#1 It’s All in a Name
Make sure your custom profile name accurately and clearly represents your brand. One of the biggest mistakes people make when setting up a Twitter account for their brand is that they choose an esoteric phrase that is tangentially related to the business. Your business or brand name should be a part of your Twitter name. If that name by itself is taken, consider adding a keyword that is highly used in searches within your market. No matter how well you build your Twitter presence, if customers can’t find you when they search, you will have failed.
#2 A Short and Punchy Bio
With only 160 characters to work with, your Twitter profile’s description may seem quite limited. You’ll want to spend some time choosing each word carefully, to maximize the effectiveness of your profile page. It’s not necessary to use the description to make a sales pitch – instead, use the description to place a handful of keywords so your account shows up on searches, and try to hook new followers with an interesting fact or witticism.
#3 Profile Image and Logo
You can upload a profile picture, which will serve as your Twitter avatar for your followers. If you are a personal brand, you may want to use an image of yourself. If your brand is a business, this might be a good place for your company logo. Many people find it useful to change their images regularly, so that followers never become overly acclimated to seeing the same picture. Some Twitter-centric programs even offer options to periodically rotate your image, so that you can simply upload a handful of pictures and the process of changing them will be automated.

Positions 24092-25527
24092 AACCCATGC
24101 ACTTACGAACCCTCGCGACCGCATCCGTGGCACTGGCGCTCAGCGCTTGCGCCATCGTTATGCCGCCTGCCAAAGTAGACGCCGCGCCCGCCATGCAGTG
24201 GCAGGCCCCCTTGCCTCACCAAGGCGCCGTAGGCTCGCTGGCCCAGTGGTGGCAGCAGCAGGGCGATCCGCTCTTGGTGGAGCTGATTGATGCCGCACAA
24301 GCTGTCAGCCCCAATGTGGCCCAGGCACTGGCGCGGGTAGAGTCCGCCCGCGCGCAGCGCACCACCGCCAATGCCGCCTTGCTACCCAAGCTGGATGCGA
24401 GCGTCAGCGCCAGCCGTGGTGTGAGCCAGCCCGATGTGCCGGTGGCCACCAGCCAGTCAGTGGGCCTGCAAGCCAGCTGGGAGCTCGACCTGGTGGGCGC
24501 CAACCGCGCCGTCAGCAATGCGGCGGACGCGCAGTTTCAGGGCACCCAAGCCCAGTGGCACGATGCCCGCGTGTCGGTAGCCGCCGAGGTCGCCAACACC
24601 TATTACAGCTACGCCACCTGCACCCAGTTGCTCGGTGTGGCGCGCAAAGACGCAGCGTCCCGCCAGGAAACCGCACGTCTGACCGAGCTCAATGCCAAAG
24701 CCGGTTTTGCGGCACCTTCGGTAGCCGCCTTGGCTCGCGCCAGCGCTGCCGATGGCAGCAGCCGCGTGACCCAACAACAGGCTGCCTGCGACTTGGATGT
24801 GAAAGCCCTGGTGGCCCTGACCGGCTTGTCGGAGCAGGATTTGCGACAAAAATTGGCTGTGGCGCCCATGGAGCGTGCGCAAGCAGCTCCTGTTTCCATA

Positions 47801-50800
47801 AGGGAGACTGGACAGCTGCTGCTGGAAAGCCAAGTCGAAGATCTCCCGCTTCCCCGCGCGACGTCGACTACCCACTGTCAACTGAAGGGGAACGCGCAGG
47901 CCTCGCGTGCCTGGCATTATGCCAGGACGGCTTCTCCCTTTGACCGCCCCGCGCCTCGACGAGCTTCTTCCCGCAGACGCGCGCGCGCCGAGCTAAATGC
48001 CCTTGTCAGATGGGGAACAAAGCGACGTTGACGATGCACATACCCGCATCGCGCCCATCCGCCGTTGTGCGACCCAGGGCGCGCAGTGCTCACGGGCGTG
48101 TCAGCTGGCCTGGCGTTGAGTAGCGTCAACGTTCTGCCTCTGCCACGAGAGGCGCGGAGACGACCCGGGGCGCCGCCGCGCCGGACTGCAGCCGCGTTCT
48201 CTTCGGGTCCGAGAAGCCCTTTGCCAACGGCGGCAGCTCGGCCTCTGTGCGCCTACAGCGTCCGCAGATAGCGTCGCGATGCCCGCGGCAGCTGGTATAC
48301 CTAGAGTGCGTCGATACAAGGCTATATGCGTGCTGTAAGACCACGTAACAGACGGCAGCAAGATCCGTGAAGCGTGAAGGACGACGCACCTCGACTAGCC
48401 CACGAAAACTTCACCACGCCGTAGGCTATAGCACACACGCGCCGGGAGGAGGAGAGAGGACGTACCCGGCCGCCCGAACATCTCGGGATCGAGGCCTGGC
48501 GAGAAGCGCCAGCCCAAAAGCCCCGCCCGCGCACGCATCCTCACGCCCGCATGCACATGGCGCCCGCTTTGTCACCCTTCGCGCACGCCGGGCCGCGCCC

#4 A Custom Background
Perhaps the best opportunity to promote your brand actually comes in the form of the custom background. Rather than simply using a plain color or a stock background, take the time to make a custom background that fits your Twitter account. There are numerous templates around to help you ensure your image isn’t cut off by the content in the center of Twitter’s site. How exactly you want your background to appear is up to you; many people include their logo here, an image of their product, or a background that mimics the appearance of their personal blog. Whatever you do, use this to maintain a sense of continuity with your overall brand.
#5 Custom Color Scheme
Related to the above, Twitter also allows you to customize the color scheme on your Twitter profile. While this might seem like a small thing, if your brand exists primarily as a blog or personal website, taking the time to match the colors of the text and links can actually do a great deal in reinforcing your brand image in customers’ minds.